Commentary

Editorial: Lawmakers’ latest power grab is “infantile,” “abuse of power,” “insult to the people they represent”

This morning’s lead editorial in Raleigh’s News & Observer is a blistering takedown of the General Assembly’s latest outrageous assault on the basic structures of North Carolina government  (see Melissa Boughton’s post below). This is from “GOP tries to further limit Cooper with changes in judicial appointments”:

“If they could, Republicans in the North Carolina General Assembly would likely take away Gov. Roy Cooper’s authority, period. All of it. No Cabinet. No staff. No car. No mansion.

And they’d chuckle about how they paid back Cooper, a former legislator himself, for the heinous sin of — winning the governor’s office over Republican incumbent Pat McCrory, a fellow they weren’t crazy about anyway. Cooper won that office by a slim margin, but he did win with the most votes from North Carolina citizens. He was their choice, whether Republicans like it or not.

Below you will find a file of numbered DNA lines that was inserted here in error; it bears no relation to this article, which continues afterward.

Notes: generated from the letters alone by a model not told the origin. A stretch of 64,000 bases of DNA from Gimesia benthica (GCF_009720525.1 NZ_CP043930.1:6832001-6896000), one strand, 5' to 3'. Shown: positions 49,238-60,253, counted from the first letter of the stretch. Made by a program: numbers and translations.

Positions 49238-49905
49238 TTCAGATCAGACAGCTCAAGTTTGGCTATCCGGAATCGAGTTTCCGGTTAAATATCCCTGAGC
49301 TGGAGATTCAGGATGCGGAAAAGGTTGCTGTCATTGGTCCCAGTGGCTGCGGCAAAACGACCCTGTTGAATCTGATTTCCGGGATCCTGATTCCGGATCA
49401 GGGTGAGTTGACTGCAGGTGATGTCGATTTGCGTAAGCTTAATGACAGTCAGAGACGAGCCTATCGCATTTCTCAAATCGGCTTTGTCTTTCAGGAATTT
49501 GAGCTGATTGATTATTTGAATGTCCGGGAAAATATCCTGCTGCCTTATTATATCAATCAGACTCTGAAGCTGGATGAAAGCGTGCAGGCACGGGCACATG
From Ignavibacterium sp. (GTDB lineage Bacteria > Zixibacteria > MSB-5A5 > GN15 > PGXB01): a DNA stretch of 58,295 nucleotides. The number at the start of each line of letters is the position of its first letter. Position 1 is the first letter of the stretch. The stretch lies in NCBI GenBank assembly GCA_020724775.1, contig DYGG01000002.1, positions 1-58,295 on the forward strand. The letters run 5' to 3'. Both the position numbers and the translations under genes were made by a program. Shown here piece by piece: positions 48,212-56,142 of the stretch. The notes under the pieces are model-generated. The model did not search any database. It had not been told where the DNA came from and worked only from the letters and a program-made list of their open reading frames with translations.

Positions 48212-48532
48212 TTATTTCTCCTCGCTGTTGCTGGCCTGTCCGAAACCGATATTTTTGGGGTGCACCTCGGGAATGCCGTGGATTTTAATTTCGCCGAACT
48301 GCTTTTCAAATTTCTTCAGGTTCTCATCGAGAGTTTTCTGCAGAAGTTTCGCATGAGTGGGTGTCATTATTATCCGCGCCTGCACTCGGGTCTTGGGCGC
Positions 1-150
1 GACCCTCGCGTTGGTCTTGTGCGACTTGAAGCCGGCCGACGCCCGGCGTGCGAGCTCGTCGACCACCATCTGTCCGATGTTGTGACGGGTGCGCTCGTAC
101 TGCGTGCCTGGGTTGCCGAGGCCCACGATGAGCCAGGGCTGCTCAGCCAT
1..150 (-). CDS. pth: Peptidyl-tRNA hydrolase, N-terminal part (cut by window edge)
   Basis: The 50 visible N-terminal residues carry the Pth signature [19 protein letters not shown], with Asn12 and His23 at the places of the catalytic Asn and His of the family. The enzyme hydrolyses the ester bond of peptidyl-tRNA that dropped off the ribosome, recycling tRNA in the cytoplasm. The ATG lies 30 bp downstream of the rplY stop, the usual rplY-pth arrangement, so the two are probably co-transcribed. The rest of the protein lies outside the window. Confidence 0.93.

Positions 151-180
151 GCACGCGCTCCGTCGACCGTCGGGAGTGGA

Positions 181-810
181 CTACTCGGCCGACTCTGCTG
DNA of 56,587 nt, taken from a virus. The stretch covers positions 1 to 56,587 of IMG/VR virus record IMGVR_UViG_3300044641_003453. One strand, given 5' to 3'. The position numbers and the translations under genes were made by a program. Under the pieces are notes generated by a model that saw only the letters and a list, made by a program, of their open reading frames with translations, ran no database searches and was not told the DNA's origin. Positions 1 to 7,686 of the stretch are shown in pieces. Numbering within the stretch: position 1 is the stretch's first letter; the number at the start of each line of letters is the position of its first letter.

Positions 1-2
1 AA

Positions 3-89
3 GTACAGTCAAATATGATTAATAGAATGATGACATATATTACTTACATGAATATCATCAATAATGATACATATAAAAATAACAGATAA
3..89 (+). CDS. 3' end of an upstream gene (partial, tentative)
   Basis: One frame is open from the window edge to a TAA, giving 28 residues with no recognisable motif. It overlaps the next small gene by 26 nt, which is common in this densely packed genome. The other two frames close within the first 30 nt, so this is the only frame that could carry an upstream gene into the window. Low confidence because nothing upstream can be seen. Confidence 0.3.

But in their latest infantile gambit, Republicans seek to take away from Cooper his right to appoint judges. One will would reduce the size of the state Court of Appeals just as three Republicans are retiring from that 15-member court. Those three would be replaced by gubernatorial appointment, which likely would mean three Democrats.”

After exposing the embarrassingly juvenile justification advanced by the bills’ sponsor, Rep. Justin Burr, and highlighting expert testimony of a former appellate judge who debunked the proposals, the editorial closes with this damning assessment:

“The Republicans are making Cooper’s Cabinet appointees go through a confirmation process just to annoy Democrats, and they’ve already reduced Cooper’s available patronage appointments and made it clear they intend to ignore his budget and formulate one of their own more to the liking of the wealthy and big business.

So to say they’ve gone too far in reaching into the selection of judges would be stating the obvious. Their behavior is an insult to Cooper, to the people, to the state constitution. It reflects a certain brand of immaturity.

But this isn’t kickball on the playground, and Republicans don’t get to take their state and go home just because their candidate lost the election.

They are, in their own amateurish, immature way, rewriting the separation of powers to create an imbalance in favor of the General Assembly. It is an abuse of power and an insult to the people they represent.”

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